In 1840 Mr. Scyster again went on the river, this time as head clerk, and for seven years he ran the river as head clerk or captain. He was owner and captain of V. K. Stephenson, an elegant little steamer which ran between Paducah and Nashville, and was also half owner of the Nettie Miller, which ran in the same trade, Capt. R.G. Ferguson being the other one half owner, In those days, steamboating was a paying busniess, and Capt. Scyster made quite a smug little fortune.
Tiring of the river and a life away from home, he sold his boats and engaged in the mercantile business at Smithland, buying out the firm of Given, Hayes & Co. He ran a successful business until 1861 when he sold his stock of goods and moved to a farm near Pattersons Ferry on the Tennessee River where he was engaged in farming until 1864, when he returned to Smithland and again engaged in the dry goods business in partnership with C.B Davis and J.W. Cade, under the firm name of Davis, Scyster & Co. This firm continued until 1869 when it was dissolved, and Scyster continued in business alone, also running a hotel in connection with his dry goods business. In 1884 he sold his hotel to J. M. Clark, but continued his dry goods till 1895 when he retired from mercantile life.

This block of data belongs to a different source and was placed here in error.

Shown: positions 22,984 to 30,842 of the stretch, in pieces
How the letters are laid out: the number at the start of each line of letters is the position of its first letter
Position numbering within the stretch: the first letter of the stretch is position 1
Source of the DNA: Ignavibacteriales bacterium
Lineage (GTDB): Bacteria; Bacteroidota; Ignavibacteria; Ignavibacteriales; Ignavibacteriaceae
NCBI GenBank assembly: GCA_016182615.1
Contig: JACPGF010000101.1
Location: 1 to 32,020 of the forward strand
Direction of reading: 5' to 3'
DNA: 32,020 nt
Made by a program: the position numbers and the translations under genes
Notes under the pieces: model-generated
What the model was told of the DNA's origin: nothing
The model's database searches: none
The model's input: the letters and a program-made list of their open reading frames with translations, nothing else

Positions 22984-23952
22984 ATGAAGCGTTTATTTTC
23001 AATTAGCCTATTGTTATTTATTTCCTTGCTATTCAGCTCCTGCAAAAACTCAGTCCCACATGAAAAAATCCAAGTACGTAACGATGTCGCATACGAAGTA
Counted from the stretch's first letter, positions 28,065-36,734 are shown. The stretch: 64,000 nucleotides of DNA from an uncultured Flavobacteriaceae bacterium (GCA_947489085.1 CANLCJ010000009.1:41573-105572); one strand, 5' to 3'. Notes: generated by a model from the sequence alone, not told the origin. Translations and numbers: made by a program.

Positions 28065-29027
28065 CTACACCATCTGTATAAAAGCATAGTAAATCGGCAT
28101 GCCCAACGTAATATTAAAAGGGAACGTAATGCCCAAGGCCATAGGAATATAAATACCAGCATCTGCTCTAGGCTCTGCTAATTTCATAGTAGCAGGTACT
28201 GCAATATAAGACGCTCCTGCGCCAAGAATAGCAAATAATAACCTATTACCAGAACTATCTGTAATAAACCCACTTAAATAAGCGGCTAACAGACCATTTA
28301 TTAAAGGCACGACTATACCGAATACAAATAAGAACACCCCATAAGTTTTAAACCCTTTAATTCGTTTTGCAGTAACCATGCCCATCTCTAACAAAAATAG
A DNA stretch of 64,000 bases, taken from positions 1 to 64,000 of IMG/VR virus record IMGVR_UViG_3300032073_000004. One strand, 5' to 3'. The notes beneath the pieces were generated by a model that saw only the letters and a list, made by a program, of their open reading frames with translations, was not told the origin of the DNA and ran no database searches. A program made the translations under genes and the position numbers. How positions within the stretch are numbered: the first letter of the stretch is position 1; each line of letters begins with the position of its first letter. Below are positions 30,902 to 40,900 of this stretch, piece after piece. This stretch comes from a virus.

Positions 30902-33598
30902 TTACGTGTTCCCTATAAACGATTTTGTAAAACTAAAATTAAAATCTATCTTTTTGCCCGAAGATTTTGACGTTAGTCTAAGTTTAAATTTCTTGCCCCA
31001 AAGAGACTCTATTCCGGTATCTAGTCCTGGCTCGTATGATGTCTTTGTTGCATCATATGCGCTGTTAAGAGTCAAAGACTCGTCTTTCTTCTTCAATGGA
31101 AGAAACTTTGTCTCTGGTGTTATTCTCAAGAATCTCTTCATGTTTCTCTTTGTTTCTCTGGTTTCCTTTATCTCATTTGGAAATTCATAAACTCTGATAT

Since his return to Smithland in 1864 he has been Wharf-Master and Express Agent, in which business he is still engaged.